Darren Grant

Darren Grant director

Darren Grant has 80 music videos under his belt for artists such as Beyoncé, Jay-Z, and Aaliyah. After the rise in popularity of the stageplays by Tyler Perry, Grant was granted the opportunity to direct the adaptation of the first installment in the Madea franchise Diary of a Mad Black Woman.

Serving as the writer and producer and playing three different characters in the film, Perry wore many hats in Diary of a Mad Black Woman, but this is the only film Perry does not direct in the Madea franchise. Grant got the ball rolling with the series, and his directorial debut was commemorated with a number-one ranking at the box office opening weekend. The movie was later capped at $50.7 million worldwide.

John Singleton

John Singleton Director of Boyz N The Hood

While contemplating a major at USC, John Singleton paused at the fork in the road that split computer science and film. The future filmmaker veered towards a career in filmmaking and sold his first script to Columbia Pictures upon graduation. The script for Boyz N The Hoods borrowed elements from John Singleton’s childhood, and he was adamant that he direct the motion picture.

The 24-year-old Singleton got off to a hot start with his debut and became the first African American and the youngest director ever to receive an Academy Award nomination for Best Director. Boyz N The Hood was a commercial success and finished in the top 20 highest-grossing films of 1991 with $57 million.

Tyler Perry

Tyler Perry Directing

Tyler Perry cut his teeth as a playwright, and after gaining a massive following, Perry parlayed his popularity into a seven-picture deal with Lions Gate Entertainment. Perry is hands-on with his properties and typically acts, writes, and produces his feature films. Madea’s Family Reunion was Perry’s first attempt in the director’s seat.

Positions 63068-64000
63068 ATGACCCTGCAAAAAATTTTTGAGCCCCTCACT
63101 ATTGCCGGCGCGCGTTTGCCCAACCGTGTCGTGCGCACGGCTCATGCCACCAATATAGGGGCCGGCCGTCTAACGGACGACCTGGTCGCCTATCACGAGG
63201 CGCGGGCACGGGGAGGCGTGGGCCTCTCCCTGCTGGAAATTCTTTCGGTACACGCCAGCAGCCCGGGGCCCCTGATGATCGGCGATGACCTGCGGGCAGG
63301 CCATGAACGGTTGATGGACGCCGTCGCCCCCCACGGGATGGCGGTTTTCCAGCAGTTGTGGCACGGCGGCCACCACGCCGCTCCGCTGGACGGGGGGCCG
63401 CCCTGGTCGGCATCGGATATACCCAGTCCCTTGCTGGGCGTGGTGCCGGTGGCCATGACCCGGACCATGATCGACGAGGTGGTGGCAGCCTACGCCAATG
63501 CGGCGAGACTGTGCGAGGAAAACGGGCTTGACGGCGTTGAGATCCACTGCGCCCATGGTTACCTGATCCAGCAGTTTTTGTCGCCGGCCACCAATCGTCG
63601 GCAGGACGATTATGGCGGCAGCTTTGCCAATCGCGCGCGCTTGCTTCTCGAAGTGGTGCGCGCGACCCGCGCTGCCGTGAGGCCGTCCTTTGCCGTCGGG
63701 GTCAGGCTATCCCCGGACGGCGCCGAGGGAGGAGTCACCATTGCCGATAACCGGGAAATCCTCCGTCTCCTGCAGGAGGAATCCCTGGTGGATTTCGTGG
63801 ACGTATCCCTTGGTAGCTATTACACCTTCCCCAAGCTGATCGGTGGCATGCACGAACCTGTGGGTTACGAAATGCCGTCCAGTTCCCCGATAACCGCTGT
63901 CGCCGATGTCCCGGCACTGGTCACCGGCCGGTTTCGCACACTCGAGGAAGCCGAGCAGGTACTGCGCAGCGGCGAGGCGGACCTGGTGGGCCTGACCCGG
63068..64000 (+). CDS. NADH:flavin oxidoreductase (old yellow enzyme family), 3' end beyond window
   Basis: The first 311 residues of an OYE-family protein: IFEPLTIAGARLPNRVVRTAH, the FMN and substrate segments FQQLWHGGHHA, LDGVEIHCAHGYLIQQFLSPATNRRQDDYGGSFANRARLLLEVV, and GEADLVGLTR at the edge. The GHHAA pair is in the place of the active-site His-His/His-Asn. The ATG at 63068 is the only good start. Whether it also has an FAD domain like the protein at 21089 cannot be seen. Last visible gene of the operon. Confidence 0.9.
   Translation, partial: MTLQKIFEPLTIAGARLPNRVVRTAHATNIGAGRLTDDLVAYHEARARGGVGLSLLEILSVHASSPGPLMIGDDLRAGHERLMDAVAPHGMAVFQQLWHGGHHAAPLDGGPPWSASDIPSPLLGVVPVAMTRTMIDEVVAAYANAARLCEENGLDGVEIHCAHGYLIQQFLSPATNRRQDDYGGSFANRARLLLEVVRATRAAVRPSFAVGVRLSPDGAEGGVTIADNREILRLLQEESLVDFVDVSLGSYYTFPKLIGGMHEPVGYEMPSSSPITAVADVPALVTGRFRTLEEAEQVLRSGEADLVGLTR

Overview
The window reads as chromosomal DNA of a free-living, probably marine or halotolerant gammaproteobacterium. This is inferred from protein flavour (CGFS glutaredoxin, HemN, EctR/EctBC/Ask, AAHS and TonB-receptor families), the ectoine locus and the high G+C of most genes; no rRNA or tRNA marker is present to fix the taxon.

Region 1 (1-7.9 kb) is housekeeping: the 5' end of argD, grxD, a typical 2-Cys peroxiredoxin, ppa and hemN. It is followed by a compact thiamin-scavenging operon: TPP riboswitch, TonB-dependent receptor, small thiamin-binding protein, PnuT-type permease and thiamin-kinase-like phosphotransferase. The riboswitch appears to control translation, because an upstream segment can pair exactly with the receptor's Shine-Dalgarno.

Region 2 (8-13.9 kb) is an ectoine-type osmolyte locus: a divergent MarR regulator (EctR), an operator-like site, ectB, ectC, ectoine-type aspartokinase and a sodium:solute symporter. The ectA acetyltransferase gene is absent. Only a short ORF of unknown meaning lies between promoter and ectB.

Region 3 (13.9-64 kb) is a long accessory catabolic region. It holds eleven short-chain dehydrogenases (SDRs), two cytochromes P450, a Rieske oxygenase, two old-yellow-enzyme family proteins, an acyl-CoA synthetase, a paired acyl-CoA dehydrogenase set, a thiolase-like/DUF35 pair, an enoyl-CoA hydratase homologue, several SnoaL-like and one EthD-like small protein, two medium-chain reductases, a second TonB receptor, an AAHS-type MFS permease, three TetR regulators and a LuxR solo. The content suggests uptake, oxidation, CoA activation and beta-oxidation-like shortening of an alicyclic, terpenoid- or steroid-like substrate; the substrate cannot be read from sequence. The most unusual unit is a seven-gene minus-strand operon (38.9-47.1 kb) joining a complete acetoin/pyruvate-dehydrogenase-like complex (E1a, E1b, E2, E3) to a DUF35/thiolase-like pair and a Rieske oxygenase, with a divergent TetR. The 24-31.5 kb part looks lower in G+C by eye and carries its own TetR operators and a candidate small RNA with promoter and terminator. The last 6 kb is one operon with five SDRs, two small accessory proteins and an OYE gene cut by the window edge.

Bringing in $63.4 million at the box office, Madea’s Family Reunion was one of the highest wide-release openings for an independent film at the time. The sequel finished the year in the top 40 highest-grossing films of 2006 despite only being shown in 2,194 theaters.

Forest Whitaker

Forest Whitaker

In 1993, Forest Whitaker directed an HBO drama, Strapped, and received Best New Director honors at the Toronto Film Festival. Following the success of the television crime drama film, Whitaker was the unanimous decision for a director for Waiting To Exhale by the movie’s producers and writers.

With Whitaker at the helm, the new director guided Waiting to Exhale to a number-one boxing office ranking opening weekend. The 26th highest-grossing film of 1995 brought in a total of $82 million during its theatrical run.

Eddie Murphy

Eddie Murphy Directing

A box-office superstar of the ’80s and ’90s, Eddie Murphy, attempted to sidestep stardom for the challenge of directing. “I just wanted to direct, just to see if I could do it. And I found out that I can’t and won’t do it anymore,” Murphy said, reflecting on his directorial debut, Harlem Nights.

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Gifted with the Midas touch, Eddie Murphy’s Harlem Nights was was the recipient of $95 million at the box office. Murphy admitted quickly throwing a script together, hoping to direct his idol, Richard Pryor. Pryor had been secretly battling multiple sclerosis during filming, and his aloofness is one of the reasons Murphy’s first opportunity at directing “wasn’t a pleasurable experience.”

Jordan Peele

Image via Universal

It was a head-scratcher when Jordan Peele announced his pivot from sketch comedy to directing horror. Since then, Peele has gone on to forge a footprint in the horror genre, and his first film, Get Out, is regarded as one of the best debuts by a director to date.

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Peele won an Academy Award for Best Original Screenplay with Get Out. Along with being showered with critical acclaim, his debut eclipsed the record for the highest-grossing original debut of all time amassing $255 million.